Unlike the early to mid-2010s tendencies within club music towards maximalism or cinematic bombast, these tunes were composed, generally from scratch, with a concision that allowed them to go down smooth only to rupture like pop rocks into new sensations as they worked their way through your system. Even odder for the usually stern dancefloor genre was the music’s joie de vivre, its unique sense of humor and playfulness. Unlike other recent jocular fads like electroclash, which dished into camp nostalgia for its licks and kicks, SOPHIE’s sound was conceptualized within the parameters of a whole new world of post-internet living. It probed into the abstract hyperlinked relationships between the crass and cultured, the commercial and avant-garde, the quotidian and absurd. From here, she pulled out mutant hybrids that did not wail like Cronenbergian nightmares (such as they do in her close peer Arca’s work) but were ripe with agency, zest, and self-awareness.
It was this that earned SOPHIE space as a kind of fairy godmother figure for the burgeoning PC Music label and as a pioneer of the music that would retroactively be dubbed hyperpop (a combination of avant-garde electronics and its cheesiest fringes: happy hardcore, Eurodance, J-Pop, et al.). It turned out that transforming SOPHIE’s niche sounds into a kind of future pop involved only a few minor tweaks, and she launched a prototype along with PC Music founder A.G. Cook in QT. Although QT only ever put out one single, the project created a massive stir.
“Hey QT” was not only an ebullient, infectious call-and-response pop song directly from the heart of the zeitgeist, but it was also an advertisement for an energy drink called DrinkQT, which was initially fictitious but soon manufactured and distributed at QT performances. At those shows, actress Hayden Francess Dunham lip-synched the song as Quinn Thomas, aka QT, a living mascot for DrinkQT. The project’s presence in the popular consciousness and its vanguard music video lead to a long tail of YouTube-based musical projects (Poppy, Ayesha Erotica, Naomi Elizabeth) that seemed to exist mainly as proof of concept for a larger idea or theory.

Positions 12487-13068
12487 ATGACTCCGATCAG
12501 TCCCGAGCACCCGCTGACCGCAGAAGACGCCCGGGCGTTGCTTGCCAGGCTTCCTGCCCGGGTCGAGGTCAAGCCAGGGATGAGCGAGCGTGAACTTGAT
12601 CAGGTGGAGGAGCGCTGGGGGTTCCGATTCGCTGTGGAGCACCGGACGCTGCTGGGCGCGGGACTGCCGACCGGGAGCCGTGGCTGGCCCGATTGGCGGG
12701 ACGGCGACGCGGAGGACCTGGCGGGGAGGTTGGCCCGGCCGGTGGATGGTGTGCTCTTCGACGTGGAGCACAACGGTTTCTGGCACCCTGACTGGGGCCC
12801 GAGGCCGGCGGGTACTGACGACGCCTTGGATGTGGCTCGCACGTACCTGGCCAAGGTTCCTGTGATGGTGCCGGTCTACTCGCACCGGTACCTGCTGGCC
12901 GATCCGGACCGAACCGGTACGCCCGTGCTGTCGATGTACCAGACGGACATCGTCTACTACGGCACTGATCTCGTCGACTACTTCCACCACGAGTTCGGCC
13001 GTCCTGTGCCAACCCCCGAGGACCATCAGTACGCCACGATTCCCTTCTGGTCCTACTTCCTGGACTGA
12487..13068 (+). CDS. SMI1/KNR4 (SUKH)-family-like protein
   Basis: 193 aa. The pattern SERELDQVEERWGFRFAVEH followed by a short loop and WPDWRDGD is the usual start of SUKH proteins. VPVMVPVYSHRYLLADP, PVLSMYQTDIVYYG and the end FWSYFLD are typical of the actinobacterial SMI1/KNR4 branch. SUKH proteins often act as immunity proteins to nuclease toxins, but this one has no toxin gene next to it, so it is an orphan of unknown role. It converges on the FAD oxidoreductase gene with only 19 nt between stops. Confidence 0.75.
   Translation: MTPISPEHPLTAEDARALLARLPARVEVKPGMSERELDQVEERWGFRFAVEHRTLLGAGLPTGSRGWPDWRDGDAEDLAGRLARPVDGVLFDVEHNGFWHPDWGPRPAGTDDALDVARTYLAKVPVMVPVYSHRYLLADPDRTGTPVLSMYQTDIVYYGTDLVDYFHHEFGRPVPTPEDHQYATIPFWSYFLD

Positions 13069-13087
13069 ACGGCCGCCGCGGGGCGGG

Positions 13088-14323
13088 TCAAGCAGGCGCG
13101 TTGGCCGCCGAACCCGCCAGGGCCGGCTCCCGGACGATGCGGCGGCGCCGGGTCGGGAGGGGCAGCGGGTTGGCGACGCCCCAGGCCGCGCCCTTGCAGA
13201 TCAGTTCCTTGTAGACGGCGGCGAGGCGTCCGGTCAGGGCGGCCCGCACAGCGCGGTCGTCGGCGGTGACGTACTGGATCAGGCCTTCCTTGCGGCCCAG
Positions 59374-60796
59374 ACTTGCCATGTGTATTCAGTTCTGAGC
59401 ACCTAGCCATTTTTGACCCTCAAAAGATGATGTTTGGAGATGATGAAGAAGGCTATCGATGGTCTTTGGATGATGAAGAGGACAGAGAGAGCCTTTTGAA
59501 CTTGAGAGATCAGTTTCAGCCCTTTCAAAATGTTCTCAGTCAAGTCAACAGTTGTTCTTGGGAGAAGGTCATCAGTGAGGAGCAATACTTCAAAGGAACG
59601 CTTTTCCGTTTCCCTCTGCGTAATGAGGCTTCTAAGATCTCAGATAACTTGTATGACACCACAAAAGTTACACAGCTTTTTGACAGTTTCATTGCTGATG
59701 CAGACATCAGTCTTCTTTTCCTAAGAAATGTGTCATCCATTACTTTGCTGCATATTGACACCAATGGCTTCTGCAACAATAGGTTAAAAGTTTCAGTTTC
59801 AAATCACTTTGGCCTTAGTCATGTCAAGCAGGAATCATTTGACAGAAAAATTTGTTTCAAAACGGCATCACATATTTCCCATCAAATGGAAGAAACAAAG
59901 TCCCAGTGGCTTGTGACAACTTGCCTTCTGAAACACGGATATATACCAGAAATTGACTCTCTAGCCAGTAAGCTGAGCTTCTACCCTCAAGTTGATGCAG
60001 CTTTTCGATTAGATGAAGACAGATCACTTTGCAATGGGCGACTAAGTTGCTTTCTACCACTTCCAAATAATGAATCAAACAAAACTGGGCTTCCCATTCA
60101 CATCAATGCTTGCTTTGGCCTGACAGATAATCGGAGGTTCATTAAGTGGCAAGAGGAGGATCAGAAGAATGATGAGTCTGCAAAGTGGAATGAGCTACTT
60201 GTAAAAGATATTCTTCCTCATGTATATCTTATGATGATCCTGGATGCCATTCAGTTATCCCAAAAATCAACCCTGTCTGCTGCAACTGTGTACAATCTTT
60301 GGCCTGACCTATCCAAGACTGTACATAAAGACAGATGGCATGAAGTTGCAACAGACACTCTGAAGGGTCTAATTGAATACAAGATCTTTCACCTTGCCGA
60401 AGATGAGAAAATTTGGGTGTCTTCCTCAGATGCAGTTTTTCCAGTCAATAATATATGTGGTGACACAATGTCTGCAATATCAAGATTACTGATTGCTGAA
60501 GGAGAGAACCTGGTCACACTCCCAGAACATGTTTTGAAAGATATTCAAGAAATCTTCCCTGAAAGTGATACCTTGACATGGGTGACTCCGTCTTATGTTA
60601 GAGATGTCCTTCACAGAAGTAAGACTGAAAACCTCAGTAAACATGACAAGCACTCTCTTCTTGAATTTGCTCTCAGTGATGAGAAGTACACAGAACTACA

This kind of high-concept performance art became part and parcel of the PC Music set, whose theatrics, antics, and sonics blended critiques of the total domination of late capitalism over the lives of its inhabitants with a seeming embrace of it. PC Music and their close proxy SOPHIE were creating a soundtrack in the mid-2010s for a new mental and political environment by diving further into the total, strangulating control grip of hyper-consumption, commodified sociality, and casual, almost banal, exploitation, to identify potential pathways to escape from it. It was a satire of naked marketing artifice.
However, they presented their aspirational future-commercial cuts in such plasticine, utopian light that they became uncanny simulacrums of the original, incorporating actual product placement alongside imaginary ones, disaffection alongside genuine passion, and tawdry pop cliches alongside innovative hyper pop alchemy. It frustrated many because it wasn’t clear who the manipulator was or if it was all some elaborate ruse. Still, the act of urging participants to question intention perhaps forced many to see how all-encompassing the corporate colonization of music and broader social experiences had become.
As such, SOPHIE did not a priori reject assimilation into the machinations of late capitalism. When McDonald’s approached her to use her song “Lemonade” in an ad promoting said drink, she jumped at the opportunity to bring the track to a new audience. Not least of the appeal had to be the song’s transgressive sexual allusions to piss-drinking seeping into the corporate chain’s mass marketing schema, a motif so obvious that sketch comedy writers basically ripped it off for an Inside Amy Schumer bit. But SOPHIE also understood that refusing a deal with the devil wouldn’t cede any power on behalf of the devil. It would just reward the ego and deny an opportunity to embed a moment of cognitive dissonance into the frontline.